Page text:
I was a subject of the Monarchy in England for fifty-five years until I needed to relinquish my Australian citizenship to become an American citizen. So, it seems fitting that I should pay tribute to Queen Elizabeth II on the occasion of her death last week. Australia was part of the British Commonwealth of Nations, having been founded as a penal colony back in 1788 at the same time as America was becoming a nation. So much has been written about Queen Elizabeth, and also so much has occupied the screens of modern media. Thus, there is no reason to repeat the obvious things about her. Instead, I want to mention some personal aspects as well as some times that are not known or carefully reported.


In 1954, not long after she was coronated, Queen Elizabeth and her husband, Prince Philip, visited Australia for the first time. It was a tremendous event for the nation, and it was estimated that 75% of Australians saw the Queen in person during that visit.

Dorothy and I, together with other young people from our church, decided we would go to see her arrive. So, to ensure we would get a good place to see her, we went downtown in Sydney and spent the night in the Botanical Gardens, ready to witness her arrival from her ship, stepping off at Farm Cove. At the time, she was given an overwhelming welcome, and the nation celebrated her arrival to this far-off land that was part of the Commonwealth of Nations under the British monarchy.

One little sidenote to the visit: A young lady was living on our street just a few houses away from our own home. The story was that she met Prince Philip (before he became a prince) when he was in Sydney with the Royal Navy. I don’t know for sure if this is true or not.

Another little snippet: According to Guy Still of WCCO, Queen Elizabeth II owned a Lake Property in Minneapolis on Cedar Lake that was used by the Canadian Consulate General. It was sold in 2015 for 1.65 million dollars (minnesotasnewcountry.com).


One of the fascinating aspects of the life of Queen Elizabeth II is her friendship with American evangelist Billy Graham.

“The Queen not only offered kinship and shared faith to Graham, she loved to hear him preach. She invited him to preach at Windsor Castle in the Royal Family’s private chapel. She invited him to lunch afterward, and their years’ long friendship took off with Billy Graham because they had the same fundamental Christian faith” (churchleaders.com).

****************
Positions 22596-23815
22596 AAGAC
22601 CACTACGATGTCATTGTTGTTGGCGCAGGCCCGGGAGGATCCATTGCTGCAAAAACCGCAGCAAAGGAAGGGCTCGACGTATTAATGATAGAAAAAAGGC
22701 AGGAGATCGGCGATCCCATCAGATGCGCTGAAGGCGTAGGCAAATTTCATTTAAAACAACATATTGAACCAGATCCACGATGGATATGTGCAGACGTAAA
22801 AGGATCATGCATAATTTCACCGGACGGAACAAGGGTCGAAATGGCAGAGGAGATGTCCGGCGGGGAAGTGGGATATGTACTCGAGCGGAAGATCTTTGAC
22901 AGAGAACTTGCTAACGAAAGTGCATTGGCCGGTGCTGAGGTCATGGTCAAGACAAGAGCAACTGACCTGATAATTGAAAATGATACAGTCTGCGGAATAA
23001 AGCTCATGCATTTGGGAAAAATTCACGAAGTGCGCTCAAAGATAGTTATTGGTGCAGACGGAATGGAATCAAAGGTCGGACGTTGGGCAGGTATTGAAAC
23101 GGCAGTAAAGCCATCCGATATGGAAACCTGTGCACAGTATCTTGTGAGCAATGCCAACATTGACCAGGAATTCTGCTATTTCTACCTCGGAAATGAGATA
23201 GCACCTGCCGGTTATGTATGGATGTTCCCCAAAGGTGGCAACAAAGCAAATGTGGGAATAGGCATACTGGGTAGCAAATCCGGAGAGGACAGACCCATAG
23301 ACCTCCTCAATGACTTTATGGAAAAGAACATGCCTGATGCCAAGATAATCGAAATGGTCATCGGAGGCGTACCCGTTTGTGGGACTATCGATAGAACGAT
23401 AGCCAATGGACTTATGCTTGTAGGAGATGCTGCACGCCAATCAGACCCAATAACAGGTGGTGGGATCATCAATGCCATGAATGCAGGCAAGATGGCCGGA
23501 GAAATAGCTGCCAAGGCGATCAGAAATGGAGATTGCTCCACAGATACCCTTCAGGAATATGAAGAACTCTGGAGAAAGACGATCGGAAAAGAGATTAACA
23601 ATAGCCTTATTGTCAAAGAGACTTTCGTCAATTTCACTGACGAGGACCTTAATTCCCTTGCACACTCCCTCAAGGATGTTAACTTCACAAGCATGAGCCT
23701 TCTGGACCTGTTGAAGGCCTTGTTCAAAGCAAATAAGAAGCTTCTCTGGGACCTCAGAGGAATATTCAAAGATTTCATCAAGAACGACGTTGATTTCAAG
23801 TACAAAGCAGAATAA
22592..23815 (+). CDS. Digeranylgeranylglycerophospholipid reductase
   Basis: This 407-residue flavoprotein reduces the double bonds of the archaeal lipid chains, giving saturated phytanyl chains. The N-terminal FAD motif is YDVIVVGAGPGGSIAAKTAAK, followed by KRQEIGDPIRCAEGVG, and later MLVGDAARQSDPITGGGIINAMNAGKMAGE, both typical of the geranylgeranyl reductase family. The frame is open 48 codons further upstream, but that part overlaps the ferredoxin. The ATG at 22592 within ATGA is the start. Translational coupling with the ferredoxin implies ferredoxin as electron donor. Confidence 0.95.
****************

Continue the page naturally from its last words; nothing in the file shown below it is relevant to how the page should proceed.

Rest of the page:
In his autobiography, Just As I Am, Billy Graham wrote about his relationship with the Queen. “No one in Britain has been more cordial toward us than Her Majesty Queen Elizabeth II,” wrote Billy Graham, who died in 2015 (churchleaders.com). Upon Graham’s death, the Queen sent a private message of condolence to Billy Graham’s family.

John Boyle of the Ashville Citizen-Times wrote an article about the friendship between Queen Elizabeth and Billy Graham. Here are some exerts:

“The BGEA ‘has a long history of ministry in London, and the Grahams have visited with the royal family on more than one occasion,’…

‘…Almost every occasion I have been with her has been in a warm, informal setting, such as a luncheon or dinner, either alone or with a few family members or other close friends.’ [said Billy Graham]

Graham also noted in Just As I Am that the Queen’s official position ‘has prevented her from openly endorsing our Crusade meetings.’

‘But by welcoming us and having me preach on several occasions to the royal family at Windsor and Sandringham, she has gone out of her way to be quietly supportive of our mission,’ Graham said.

Graham also said the Queen is ‘unquestionably one of the best-informed people on world affairs’ he’s ever met, and he ‘found her highly intelligent and knowledgeable about a wide variety of issues, not just politics.’

‘Once, when visiting the royal family at Sandringham in 1984, Ruth and I walked past a woman wearing an old raincoat, Wellingtons, and a scarf; she was bent over fixing some food for the dogs,’ Graham wrote. ‘We thought at first she was one of the housekeepers, but when she straightened up, we saw it was the Queen!’